Dungeons of Olde

Trashing old-school dungeons, one tile at a time!


WARNING: Outdated Rules

The rules in this section have become obsolete following the recent rules overhaul. The most current version of the rules are those included in the Core Rules section of this website.

Just as characters use weapons to increase the damage they deliver, they wear armor to reduce the damage they receive. But the protection armor affords doesn’t come for free—armor can be heavy, and may restrict the character’s movement and vision.

Non-magical armor comes in three grades: Light (padded cloth, leather), Medium (typically chainmail or scale armor), and Heavy (typically plate-and-mail or full plate). Not surprisingly, the heavier the armor, the better protection it affords, and the greater the penalties it inflicts.

Armor Table

Type Category Damage
Leather Light -1 5 1
Gambeson Light -2 7 1
Hardened leather Light -2 6 1
Scale Medium -3 9 2
Chainmail Medium -3 8 2
Brigandine Medium -4 10 2
Plate-and-mail Heavy -5 11 2
Full plate Heavy -6 12 2

In most cases, when a character takes damage, his armor reduces the amount of damage he takes by the amount listed on the Armor Table under Damage Adjustment. For example, Keen wears leather, which is Light Armor; if an orc hits her for 4 points of damage, she’ll only take 3, since her Light Armor carries a Damage Adjustment of -1.

Brawn minimum and armor penalties

The awkwardness of armor is expressed in the game as a Modification to Finesse, and an Adjustment to Brawn Checks. (Yes, the game impact of the penalty to Finesse is greater than that of the penalty to Brawn on purpose!) In each case, the amount of the penalty is determined by comparing the character’s Brawn to the Brawn minimum for the armor. If the character meets the Brawn Minimum, he may wear it without penalty. But if he does not possess the requisite Brawn, he suffers penalties to Brawn Checks and Finesse equal to the armor’s Brawn Min minus the character’s Brawn.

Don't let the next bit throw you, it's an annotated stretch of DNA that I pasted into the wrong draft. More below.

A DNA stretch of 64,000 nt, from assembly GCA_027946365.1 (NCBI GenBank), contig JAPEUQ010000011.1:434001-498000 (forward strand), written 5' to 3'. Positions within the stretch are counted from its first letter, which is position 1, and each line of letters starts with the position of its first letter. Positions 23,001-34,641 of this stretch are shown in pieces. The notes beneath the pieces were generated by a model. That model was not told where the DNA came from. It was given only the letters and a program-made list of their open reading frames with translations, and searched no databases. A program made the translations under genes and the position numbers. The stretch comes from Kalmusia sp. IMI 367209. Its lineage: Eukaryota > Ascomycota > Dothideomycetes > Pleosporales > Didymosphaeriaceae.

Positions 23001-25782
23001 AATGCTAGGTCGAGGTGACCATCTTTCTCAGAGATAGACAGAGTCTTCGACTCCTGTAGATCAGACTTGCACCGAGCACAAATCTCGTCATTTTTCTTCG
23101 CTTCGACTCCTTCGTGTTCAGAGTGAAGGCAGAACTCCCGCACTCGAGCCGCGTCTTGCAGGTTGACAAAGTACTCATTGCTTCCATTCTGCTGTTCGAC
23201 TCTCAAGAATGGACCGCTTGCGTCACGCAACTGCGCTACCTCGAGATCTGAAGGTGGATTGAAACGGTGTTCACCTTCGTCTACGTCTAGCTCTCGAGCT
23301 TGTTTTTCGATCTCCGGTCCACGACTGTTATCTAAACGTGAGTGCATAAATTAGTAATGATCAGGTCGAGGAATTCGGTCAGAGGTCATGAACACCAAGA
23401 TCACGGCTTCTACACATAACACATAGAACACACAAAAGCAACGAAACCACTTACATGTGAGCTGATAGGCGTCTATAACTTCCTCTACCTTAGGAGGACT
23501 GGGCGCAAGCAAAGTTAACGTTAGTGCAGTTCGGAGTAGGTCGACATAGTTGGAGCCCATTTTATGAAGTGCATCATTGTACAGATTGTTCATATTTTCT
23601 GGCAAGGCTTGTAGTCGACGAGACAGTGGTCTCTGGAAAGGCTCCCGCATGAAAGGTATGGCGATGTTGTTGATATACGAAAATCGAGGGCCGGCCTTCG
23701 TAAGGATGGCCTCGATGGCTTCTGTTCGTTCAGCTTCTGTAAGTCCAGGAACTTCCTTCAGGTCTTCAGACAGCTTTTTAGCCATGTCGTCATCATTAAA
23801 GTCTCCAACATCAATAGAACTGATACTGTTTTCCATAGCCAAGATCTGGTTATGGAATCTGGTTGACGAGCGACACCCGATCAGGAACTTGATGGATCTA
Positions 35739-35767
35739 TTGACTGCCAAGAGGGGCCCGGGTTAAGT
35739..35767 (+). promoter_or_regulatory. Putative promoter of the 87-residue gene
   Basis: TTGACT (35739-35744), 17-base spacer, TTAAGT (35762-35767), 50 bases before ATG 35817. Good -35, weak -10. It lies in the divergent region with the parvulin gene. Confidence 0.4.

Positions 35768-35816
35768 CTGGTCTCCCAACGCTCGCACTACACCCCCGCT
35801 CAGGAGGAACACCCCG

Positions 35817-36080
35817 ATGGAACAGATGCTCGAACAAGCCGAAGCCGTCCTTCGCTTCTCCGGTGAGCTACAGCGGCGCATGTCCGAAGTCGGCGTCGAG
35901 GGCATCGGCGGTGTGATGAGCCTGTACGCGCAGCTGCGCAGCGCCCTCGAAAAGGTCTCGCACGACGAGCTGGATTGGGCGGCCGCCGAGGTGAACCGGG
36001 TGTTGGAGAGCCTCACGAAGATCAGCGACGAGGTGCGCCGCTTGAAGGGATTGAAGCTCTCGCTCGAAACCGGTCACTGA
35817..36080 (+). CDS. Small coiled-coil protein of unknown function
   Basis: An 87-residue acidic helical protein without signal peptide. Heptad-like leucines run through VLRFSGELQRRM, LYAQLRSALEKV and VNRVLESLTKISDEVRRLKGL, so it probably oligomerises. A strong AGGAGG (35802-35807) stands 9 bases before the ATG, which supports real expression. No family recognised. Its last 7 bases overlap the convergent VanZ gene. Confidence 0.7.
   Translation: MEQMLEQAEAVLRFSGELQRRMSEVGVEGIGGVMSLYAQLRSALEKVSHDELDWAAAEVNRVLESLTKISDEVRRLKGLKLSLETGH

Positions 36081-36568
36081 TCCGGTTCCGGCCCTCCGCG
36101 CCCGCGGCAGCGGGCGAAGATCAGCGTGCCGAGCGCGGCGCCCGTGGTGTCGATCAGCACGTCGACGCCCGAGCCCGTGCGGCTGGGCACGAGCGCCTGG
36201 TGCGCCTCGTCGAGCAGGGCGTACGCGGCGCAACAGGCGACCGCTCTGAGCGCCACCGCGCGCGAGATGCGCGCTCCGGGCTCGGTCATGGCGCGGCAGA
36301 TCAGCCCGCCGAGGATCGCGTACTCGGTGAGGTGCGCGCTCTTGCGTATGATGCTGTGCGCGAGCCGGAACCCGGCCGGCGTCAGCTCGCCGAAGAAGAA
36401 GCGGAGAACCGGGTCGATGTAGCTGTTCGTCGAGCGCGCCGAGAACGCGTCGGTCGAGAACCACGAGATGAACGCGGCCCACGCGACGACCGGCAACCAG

For example, Keen wears light armor (Brawn Min 6) and has a Brawn of 6 herself, so her Finesse is not Modified by an armor penalty, nor are her Brawn Checks. Fustus wears light armor as well, but his Brawn is only 5—one short of his armor’s Brawn Min of 6. Thus, Fustus suffers a -1 Modification to Finesse while he wears that armor (which changes his Finesse Check and Effect dice), and a -1 Adjustment to all Brawn Checks he makes.

Armor size

The table lists values for the Size value of armor in each category, as well as the Size of a full Helm appropriate for each category. These values will be more fully explained in the Gear rules. For now, just know that the Size of armor is irrelevant while it’s being worn. Size only matters for armor and helms that are being carried in the character’s inventory.

Bypassing armor

Armor isn’t perfect; it has gaps and openings which occasionally allow a weapon to strike the wearer’s unprotected body directly. The most obvious vulnerability is the face and neck; the default armor configuration in the game assumes an armored cap or open-faced helmet, not a full helm. A very lucky hit can inflict damage directly upon the target, in a spot where the Defender’s armor doesn’t mitigate it. This happens whenever the Attack roll exceeds the Defense roll 4 or more. In such an event, the Defender’s armor affords no protection, and the Defender suffers the full, unadjusted damage from the attack.

For example, Lunk swings at an orc in chainmail. He rolls his Brawn Check in the attack Attempt, and scores a 12; the orc’s Finesse Check to defend comes up a 7. Lunk has beaten the orc by 5 (12 – 7 = 5), exceeding the +4 necessary to bypass the orc’s armor. The unfortunate monster takes the full 1d8 damage from Lunk’s attack, without any protection from his chainmail.

Adding a Helm to your armor

A more complete set of armor, signified by the addition of a full helm to the character’s equipped gear, makes it much harder for attackers to hit an unarmored location. If a character wears a full helm along with his armor, any Attack roll must exceed his Defense roll by at least 7 in order to bypass his armor. Thus, if the orc in the previous example had worn a full helm (a chain coif, in this case), Lunk’s 5-point margin in the Attack would not have been sufficient to bypass the orc’s protective chainmail.

Of course, there’s no such thing as a free lunch. Wearing a full helm restricts a character’s vision and hearing to some degree, resulting in a -2 Adjustment to all Awareness rolls. Most parties make a compromise, putting a heavily-armored warrior out front with a full helm, while the lightly-armored rogue types in the second row go without a helm, ready to shout a warning when they spot a trap or ambush.